As Yemen, the Middle East's poorest country, reels under an ongoing three-year military assault by US-armed Saudi Arabia and its allies, the world community watches in increasing alarm as a massive cholera outbreak approaches the million mark and widespread famine kills thousands of children.
"Yemen has turned into a Vietnam for Saudi Arabia," said senior Iranian government advisor Ali Akbar Velayati, according to a Wednesday statement to Al-Alam, cited by Financialtribune.com.
The ongoing Saudi-led invasion will end "just as Americans suffered a defeat in Vietnam, despite being fully equipped and forced to retreat from Southeast Asia in humiliation," the former Iranian presidential candidate asserted.
The December 5 execution of Houthi ally and former Yemeni President Ali Abdullah Saleh — while throwing the rebel faction's leadership into chaos — has nonetheless revealed that Yemeni fighters will not negotiate with the Saudi monarchy, and will not accept anything less than a complete cessation of hostilities and a withdrawal of Riyadh's forces from the beleaguered nation.
Riyadh's ongoing air and sea blockade has sealed off Yemen from the world and has resulted in what the United Nations is calling the world's largest humanitarian crisis, as over 10 million people at a minimum are in need of immediate assistance, according to the New York Times.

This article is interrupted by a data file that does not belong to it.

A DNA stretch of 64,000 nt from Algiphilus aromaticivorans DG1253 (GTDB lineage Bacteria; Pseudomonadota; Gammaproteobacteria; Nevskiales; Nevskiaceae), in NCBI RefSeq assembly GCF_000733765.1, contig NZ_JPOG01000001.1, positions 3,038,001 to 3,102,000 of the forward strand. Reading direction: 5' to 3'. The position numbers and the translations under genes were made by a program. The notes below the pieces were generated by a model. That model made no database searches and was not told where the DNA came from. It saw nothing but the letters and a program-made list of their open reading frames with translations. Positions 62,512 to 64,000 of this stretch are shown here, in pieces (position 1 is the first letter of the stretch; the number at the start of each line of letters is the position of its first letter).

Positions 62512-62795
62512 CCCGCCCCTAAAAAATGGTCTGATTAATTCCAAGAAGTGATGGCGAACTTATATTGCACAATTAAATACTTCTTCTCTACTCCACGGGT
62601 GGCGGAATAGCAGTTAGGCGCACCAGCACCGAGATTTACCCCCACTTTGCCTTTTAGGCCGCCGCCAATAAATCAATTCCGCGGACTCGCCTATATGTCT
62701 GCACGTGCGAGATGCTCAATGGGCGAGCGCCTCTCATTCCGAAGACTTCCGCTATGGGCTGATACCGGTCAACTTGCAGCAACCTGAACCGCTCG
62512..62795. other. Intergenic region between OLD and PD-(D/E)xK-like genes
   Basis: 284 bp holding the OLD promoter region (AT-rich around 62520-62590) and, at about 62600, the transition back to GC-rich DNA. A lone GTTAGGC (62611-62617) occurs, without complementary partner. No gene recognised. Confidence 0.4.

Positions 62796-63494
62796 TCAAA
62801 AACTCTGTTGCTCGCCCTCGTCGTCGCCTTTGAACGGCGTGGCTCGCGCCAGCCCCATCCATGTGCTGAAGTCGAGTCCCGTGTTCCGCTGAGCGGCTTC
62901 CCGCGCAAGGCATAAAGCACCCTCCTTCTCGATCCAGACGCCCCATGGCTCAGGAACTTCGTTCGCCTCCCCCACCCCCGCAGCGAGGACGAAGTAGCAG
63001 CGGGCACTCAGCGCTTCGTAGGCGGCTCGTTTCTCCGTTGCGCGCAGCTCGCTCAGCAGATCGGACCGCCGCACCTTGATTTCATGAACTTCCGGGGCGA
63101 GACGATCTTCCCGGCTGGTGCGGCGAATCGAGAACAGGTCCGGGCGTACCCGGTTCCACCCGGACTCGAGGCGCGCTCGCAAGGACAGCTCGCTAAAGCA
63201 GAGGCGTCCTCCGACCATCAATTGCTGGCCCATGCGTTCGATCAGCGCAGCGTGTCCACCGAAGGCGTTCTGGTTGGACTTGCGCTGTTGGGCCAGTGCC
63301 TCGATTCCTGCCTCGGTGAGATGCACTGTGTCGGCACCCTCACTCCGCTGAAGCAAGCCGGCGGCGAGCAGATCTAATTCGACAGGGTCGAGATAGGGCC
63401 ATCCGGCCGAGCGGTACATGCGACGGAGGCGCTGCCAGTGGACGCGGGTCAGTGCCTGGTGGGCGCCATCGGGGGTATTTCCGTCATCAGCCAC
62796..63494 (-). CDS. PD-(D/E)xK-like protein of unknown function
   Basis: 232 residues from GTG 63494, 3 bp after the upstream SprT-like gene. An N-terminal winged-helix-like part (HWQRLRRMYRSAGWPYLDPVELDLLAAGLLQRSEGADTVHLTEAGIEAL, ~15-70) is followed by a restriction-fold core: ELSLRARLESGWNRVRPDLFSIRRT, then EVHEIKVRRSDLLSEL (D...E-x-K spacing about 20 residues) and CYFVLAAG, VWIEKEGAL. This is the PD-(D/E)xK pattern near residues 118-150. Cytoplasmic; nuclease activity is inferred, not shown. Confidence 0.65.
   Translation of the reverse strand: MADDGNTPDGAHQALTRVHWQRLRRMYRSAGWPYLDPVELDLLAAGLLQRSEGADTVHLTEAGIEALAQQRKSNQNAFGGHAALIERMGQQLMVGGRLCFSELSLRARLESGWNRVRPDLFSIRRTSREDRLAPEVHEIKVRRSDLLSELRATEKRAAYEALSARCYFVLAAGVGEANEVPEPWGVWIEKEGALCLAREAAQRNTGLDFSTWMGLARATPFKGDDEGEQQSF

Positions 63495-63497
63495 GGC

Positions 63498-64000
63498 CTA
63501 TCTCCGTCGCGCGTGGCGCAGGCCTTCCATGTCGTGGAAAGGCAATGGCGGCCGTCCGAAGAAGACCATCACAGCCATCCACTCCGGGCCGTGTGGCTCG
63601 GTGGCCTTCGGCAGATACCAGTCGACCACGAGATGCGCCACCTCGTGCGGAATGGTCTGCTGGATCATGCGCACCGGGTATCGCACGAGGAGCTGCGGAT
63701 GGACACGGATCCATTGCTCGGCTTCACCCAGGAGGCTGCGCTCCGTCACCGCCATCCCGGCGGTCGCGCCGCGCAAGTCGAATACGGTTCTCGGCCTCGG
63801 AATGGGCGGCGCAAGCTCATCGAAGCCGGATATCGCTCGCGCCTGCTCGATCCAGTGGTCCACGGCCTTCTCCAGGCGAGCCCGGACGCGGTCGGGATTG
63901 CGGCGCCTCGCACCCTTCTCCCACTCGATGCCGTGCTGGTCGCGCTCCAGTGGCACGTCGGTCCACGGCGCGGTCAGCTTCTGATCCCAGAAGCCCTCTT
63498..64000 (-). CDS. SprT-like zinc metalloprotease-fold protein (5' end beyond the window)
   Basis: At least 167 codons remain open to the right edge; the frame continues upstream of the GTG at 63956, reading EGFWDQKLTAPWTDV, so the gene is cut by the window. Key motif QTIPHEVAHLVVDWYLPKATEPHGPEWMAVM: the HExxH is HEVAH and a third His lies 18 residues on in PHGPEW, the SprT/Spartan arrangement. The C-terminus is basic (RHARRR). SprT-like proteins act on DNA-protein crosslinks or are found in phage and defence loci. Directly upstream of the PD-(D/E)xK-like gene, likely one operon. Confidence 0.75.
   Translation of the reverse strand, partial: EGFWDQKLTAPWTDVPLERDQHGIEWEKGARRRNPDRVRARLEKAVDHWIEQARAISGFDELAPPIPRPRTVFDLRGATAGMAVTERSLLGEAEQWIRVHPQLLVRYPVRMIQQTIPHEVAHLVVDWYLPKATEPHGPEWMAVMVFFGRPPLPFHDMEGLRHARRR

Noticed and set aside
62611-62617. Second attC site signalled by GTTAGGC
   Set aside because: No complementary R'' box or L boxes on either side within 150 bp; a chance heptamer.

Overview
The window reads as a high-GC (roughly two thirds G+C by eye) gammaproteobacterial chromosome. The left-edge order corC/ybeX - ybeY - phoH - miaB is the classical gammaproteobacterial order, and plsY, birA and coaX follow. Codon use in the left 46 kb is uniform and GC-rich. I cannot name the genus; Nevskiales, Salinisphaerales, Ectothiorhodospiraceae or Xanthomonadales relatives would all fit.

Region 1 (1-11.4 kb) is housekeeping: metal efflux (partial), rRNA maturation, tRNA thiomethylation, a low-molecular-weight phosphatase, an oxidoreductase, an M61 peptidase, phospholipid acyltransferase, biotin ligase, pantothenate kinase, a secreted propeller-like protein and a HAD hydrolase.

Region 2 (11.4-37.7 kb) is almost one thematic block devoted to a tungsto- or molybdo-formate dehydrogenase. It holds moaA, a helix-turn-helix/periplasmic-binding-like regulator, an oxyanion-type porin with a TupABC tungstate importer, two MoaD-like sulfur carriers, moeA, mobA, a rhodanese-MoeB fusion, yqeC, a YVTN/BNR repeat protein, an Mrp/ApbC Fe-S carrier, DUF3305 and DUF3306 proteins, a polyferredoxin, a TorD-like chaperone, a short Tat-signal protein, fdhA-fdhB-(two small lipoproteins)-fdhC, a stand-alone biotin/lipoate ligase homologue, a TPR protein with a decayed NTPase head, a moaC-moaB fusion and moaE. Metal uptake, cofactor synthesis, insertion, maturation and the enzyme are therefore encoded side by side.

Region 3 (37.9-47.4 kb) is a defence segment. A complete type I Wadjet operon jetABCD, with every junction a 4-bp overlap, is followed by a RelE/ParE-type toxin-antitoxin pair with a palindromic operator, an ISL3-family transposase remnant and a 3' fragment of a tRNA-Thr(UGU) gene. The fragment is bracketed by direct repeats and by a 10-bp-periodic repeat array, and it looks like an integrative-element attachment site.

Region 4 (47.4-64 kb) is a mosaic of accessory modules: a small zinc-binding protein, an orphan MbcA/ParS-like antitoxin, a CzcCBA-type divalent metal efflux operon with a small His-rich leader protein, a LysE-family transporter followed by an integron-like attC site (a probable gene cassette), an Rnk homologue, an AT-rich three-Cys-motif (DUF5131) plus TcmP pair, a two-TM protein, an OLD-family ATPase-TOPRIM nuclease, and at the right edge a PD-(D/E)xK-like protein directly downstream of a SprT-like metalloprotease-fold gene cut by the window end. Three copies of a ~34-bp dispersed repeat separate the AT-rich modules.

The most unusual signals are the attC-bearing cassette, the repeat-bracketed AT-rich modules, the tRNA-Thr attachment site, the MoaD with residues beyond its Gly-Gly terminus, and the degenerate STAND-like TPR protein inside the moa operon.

Following Saleh's shocking execution, Riyadh had expected the rebel organization to capitulate, but Saudi Arabia and its satellite states appear to have been caught flat-footed by a stubborn Houthi resistance.
Saudi military and intelligence assets, supported by the US global surveillance network — have been incapable of capitalizing on the assassination of the former Yemeni president who had shown an eagerness to use diplomatic negotiation with Riyadh as a means to end the bloody attacks.
In spite of the Yemen humanitarian crisis, Saudi Arabia and its allies have continued a punishing bombing campaign in the nation that has nonetheless failed to stop the Houthi armed resistance faction, and has intensified civilian suffering and global condemnation, according to Nytimes.com.
The Yemen capital city of Sanaa "is witnessing the worst days in terms of the humanitarian, psychological, military and political situation, and anxiety is hovering over everyone," reported Yemeni journalist Asem Alshamiri.
During a recent televised speech marking one thousand days since the beginning of the Saudi bombing campaign, Abdul Malik Al-Houthi, the leader of Yemen's Ansarullah movement, declared that Yemenis would never surrender.
"Enemies will not be able to take away our freedom, and weaken our willpower," the religious leader stated, cited by Lebanon's Al-Manar News.